The Strategist

Scientists: European AI development has to catch up with the US and China

06/20/2018 - 16:14

To keep up with the United States and China in the field of artificial intelligence, Europe must follow the example of physicists who created CERN, and establish a scientific association CLAIRE in Europe, scientists from 20 countries call.

Ecole polytechnique via flickr
Ecole polytechnique via flickr
Artificial intelligence (AI) will lead to cardinal social and economic changes throughout the world, and Europe. In order not to lag behind North America and China, it is necessary to develop its own strategy in this area and unite the efforts of existing scientific centers.

This is the main message of the six-page draft published on June 18, by 154 professors and scientists from 20 leading EU countries, as well as Norway, Switzerland and Israel. At the time of publication of this article, more than 900 experts on AI have already signed their signatures on the document on the initiative's website called CLAIRE.

Europe is catching up

United efforts of European countries in one of the key areas of innovative development of mankind is clearly overdue. The text of the appeal indicates that huge private funds in the United States have already invested in the development associated with artificial intelligence. In addition, in 2016 there was approved a government program that provides significant long-term public investment in AI.

In 2017, the state program for the development of AI was adopted in Canada, and China unveiled a plan to achieve world supremacy in this area by 2030. At the same time, "Europe lags far behind its competitors in terms of investing in talent, research, technology and innovation in the field of AI," the document states.

However, it is said further, Europe has already begun to react. In April 2018, 25 countries signed a declaration on cooperation in the field of artificial intelligence, and the European Commission (the EU government) presented a preliminary plan for funding research in the field of AI. The goal is to achieve total private and public investment of at least 20 billion euro in the EU per year by the end of 2020.

CERN as a brand and a sample of unique infrastructure

In turn, the scientists propose to deepening cooperation with the help of the CLAIRE (Confederation of Laboratories for Artificial Intelligence in Europe) on the basis of numerous European research centers in the field of AI. On the one hand, this will be a network of laboratories and organizations that are independent of each other, but are closely interacting. On the other hand, it is proposed to create a single center, CLAIRE Hub, where scientists from all over Europe could periodically come together to jointly solve specific scientific problems.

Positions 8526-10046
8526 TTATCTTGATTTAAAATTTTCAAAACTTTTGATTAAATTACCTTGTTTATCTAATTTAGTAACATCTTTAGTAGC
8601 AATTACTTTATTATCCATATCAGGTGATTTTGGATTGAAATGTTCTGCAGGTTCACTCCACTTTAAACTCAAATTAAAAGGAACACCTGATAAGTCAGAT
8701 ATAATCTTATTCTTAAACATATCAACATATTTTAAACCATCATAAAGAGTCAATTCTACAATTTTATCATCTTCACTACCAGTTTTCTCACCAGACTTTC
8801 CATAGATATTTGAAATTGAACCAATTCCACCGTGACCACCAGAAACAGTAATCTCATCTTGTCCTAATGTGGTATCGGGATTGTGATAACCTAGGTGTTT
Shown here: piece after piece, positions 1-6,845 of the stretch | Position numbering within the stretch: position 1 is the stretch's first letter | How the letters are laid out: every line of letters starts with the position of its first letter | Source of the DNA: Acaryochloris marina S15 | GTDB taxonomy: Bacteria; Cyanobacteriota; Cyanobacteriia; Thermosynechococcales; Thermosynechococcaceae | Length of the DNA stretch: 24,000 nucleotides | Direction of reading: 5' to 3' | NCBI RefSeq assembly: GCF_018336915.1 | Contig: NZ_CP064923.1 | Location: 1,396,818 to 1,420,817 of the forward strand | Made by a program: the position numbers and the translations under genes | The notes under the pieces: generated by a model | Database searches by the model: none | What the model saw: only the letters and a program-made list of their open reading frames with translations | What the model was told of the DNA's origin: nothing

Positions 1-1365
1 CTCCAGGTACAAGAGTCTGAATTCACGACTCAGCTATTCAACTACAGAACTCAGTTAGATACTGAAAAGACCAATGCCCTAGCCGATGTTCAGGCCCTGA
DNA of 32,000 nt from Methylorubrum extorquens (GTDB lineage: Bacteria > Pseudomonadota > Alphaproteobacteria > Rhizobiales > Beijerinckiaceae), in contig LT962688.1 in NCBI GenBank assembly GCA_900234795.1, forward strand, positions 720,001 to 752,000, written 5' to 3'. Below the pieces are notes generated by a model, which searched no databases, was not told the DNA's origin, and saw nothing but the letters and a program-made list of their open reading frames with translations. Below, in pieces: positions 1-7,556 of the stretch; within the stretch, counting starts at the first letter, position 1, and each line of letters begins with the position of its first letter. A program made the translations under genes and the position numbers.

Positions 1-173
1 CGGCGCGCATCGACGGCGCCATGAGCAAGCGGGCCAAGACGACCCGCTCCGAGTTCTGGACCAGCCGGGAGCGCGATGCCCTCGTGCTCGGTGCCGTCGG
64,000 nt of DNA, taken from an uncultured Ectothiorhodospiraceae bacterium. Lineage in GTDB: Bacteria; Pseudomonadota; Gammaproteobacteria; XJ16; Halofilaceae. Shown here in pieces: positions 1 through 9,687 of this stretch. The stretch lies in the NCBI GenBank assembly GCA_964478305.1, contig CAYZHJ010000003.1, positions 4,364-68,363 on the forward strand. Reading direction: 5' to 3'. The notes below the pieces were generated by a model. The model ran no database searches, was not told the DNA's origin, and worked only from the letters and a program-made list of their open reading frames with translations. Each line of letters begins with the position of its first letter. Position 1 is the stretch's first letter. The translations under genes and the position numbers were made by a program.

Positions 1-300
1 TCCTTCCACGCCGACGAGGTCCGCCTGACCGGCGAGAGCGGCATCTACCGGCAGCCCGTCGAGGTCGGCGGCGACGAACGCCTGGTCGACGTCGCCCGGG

The authors expressly write that this idea was inspired by the "extremely successful model of CERN", that is, The European Center for Nuclear Research (CERN) in Switzerland near Geneva. The signatories of the document suggest not copying the organizational structure of CERN, but adopting its experience of creating a unique infrastructure for joint experiments and scientific research. 

In addition, CERN is a kind of brand, the document says. Its authors point out that the same brand, widely known far beyond the scientific world, is necessary for European researchers in the field of artificial intelligence. This will increase public interest in this subject and will promote popularization of European achievements in the field of AI.

Why should be the artificial intelligence Made in Europe?

"Knowledge and intelligence are the most valuable resources of any society, therefore investments in research and education are reasonable. Investments in the study and teaching of artificial intelligence are doubly reasonable: they increase intelligence of both man and machine," says one of the initiators and authors of the idea of creating CLAIRE Professor Holger Hoos, who teaches computer training at the University of Leiden in the Netherlands.

The scientist is convinced: "Not only Europe needs to pay more attention to research and development in the field of artificial intelligence, but also to unite its efforts." Another co-author of the appeal, Morten Irgens, a professor at the University College of Oslo and Akershus, stresses that "industry in many European countries is very well prepared for the introduction of AI technologies." In particular, he is talking about the successes in the field of Industry 4.0.

According to the scientist, the question now is whether it will be technology developed "elsewhere" or whether it will be an artificial intellect Made in Europe, based on such European values as "transparency, justice and social acceptability."